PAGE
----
The open source OpenStack cloud platform has emerged to become one of the leading options for cloud.
OpenStack now has the support of IBM, Cisco, Dell, HP and AT&T, among other leading vendors. With all that vendor support, there was a need for better configuration in a manner consistent with the way many enterprises today are already configuring their servers.
That's where a new set of open source modules for the Puppet configuration management system come into play. The new modules enable configuration of OpenStack from within the open source Puppet and the commercial Puppet Enterprise systems.
"Puppet Enterprise already automates the configuration and management of Amazon EC2 and VMware for private clouds," Puppet Labs CEO Luke Kanies told InternetNews.com. "Now we're bringing that to OpenStack."
Specifically, Puppet will now have a set of reusable modules that anyone can use to build and maintain an enterprise-grade production OpenStack infrastructure. Kanies noted that over the last two years OpenStack has gained in popularity and deployment, prompting the need for Puppet to support OpenStack.
The OpenStack support isn't something that Puppet Labs built on its own. The effort involved collaboration with Cisco, Red Hat and Rackspace to deliver the open source modules. Kanies noted that those partners didn't just test the Puppet code — they were direct code contributors to the project.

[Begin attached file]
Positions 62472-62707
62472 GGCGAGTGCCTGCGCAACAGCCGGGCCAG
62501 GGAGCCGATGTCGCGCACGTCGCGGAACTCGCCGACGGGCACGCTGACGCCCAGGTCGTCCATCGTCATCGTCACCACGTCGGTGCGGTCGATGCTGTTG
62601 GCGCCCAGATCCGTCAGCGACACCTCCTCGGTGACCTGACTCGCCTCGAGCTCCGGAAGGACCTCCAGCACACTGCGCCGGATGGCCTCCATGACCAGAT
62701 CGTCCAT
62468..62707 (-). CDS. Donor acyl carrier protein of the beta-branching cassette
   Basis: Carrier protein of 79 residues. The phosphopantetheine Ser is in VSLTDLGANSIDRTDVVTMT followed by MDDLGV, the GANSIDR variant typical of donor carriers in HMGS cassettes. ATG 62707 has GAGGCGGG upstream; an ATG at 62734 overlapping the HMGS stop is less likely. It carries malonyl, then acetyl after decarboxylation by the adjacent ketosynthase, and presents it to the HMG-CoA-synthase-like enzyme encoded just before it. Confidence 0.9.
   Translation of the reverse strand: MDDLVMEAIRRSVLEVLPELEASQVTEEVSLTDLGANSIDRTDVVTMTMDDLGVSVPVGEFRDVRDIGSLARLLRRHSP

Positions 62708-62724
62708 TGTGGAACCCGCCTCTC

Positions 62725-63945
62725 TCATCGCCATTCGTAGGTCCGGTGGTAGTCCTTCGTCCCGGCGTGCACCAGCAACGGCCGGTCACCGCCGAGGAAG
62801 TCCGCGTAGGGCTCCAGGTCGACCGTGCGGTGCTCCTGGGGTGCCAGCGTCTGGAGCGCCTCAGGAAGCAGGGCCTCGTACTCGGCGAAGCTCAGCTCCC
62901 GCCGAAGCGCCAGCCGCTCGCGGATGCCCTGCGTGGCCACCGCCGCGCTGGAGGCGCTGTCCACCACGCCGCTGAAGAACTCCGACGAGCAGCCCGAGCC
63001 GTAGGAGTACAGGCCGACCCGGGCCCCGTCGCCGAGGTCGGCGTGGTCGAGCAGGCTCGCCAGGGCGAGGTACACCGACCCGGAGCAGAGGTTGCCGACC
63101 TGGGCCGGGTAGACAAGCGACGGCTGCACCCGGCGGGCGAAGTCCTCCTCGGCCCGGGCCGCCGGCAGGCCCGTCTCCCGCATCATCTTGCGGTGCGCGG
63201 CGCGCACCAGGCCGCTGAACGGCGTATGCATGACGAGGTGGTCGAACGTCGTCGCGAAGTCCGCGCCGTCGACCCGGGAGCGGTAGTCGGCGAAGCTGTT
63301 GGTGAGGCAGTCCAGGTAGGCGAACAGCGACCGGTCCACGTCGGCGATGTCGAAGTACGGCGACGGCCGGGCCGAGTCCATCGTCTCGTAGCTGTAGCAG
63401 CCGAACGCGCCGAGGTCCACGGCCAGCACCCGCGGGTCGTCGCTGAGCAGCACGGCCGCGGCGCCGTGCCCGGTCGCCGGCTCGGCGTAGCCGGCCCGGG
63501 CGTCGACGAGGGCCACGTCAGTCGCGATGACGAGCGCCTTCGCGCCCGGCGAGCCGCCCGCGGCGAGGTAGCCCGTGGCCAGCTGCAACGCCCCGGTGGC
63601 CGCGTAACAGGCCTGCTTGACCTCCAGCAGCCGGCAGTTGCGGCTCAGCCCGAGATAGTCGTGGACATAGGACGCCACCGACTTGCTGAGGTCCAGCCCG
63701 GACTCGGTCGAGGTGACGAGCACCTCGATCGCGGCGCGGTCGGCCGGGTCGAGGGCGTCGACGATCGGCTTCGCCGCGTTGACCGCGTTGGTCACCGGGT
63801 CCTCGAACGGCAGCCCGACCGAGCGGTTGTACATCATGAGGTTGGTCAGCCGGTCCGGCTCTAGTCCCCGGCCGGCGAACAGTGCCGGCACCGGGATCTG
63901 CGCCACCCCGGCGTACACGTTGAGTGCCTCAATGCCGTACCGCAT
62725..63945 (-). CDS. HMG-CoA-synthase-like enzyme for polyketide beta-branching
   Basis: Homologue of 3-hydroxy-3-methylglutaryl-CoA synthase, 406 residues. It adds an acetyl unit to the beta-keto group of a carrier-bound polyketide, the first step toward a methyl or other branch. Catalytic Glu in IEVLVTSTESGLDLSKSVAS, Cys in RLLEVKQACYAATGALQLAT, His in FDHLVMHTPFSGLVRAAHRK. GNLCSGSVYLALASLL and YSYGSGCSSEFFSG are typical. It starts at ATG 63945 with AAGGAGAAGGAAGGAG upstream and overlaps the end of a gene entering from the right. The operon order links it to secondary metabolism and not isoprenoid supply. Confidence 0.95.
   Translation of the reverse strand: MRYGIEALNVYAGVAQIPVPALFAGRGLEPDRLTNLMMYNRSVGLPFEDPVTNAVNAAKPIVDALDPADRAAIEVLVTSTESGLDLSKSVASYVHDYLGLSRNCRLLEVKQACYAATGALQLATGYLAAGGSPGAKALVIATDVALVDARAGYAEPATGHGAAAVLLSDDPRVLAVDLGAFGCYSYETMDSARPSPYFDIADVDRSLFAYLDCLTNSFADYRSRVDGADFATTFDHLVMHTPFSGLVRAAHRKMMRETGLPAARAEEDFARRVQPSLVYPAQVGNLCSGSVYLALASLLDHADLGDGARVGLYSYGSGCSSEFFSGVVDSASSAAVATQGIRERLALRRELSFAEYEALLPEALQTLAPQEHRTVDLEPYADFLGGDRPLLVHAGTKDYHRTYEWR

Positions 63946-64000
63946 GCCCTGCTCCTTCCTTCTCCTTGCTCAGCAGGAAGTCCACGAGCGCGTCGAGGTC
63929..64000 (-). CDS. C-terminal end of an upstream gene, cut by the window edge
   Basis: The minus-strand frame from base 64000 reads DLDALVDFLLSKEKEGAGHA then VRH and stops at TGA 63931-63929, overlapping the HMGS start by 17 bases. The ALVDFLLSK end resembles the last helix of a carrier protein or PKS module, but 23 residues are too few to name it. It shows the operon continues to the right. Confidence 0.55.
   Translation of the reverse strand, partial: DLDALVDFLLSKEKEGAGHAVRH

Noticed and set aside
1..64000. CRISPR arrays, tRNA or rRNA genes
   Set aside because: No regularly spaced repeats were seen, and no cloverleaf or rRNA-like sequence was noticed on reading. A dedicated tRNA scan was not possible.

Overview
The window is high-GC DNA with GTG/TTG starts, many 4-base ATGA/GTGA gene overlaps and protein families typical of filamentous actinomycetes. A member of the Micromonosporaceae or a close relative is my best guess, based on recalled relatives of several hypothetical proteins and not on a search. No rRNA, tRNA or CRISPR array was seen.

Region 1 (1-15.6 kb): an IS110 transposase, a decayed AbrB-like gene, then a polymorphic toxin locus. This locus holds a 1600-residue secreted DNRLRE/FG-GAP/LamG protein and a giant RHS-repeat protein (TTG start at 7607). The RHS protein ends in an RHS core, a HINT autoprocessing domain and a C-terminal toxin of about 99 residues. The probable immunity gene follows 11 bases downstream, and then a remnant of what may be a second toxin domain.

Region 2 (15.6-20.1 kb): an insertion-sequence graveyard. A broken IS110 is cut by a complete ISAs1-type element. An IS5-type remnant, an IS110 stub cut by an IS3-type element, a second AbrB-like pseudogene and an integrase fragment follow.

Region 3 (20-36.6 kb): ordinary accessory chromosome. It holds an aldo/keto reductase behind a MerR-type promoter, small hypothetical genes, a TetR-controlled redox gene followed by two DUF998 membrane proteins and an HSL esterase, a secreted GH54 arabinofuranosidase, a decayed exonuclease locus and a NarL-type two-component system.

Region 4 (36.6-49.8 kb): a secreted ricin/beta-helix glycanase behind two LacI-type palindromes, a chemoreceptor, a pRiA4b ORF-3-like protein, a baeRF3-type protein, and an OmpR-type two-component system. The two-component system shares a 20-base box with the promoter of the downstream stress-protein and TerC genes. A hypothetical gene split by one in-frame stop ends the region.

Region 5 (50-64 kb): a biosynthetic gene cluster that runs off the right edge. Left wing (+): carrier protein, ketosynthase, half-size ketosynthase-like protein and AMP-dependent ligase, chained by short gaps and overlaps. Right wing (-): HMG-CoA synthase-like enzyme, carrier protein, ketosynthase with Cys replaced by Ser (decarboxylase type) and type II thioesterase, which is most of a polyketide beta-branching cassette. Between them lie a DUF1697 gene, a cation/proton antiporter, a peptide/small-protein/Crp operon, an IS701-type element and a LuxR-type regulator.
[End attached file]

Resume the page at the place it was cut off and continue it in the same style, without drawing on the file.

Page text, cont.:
"What this brings is the cloud scalability, and it codifies all the OpenStack best practices," Kanies said, which helps answer the questions of "what is the best way to deploy OpenStack and what is the best way to run OpenStack in production."
Going a step further, Puppet will additionally assist enterprises in managing OpenStack updates and deployments over time as OpenStack itself changes. OpenStack also recently updated the platform with the Essex release. Currently there is a new major OpenStack platform release every six months.
The OpenStack support in part leverages the Amazon EC2 support the Puppet already had. OpenStack includes compatibility support for Amazon APIs.
"The cloud provisioning piece that lets you turn on new virtual machines is where we were using the Amazon API," Kanies said. "We were able to use a decent amount of the API, so there were still some changes, but we didn't have to start from scratch."
Currently the OpenStack support is the same for both the community and commercial versions of Puppet. Kanies said that in time, Puppet Enterprise will have better support for commercial customers. Puppet Enterprise 2.5 was recently released, providing commercial users with additional management interfaces and support.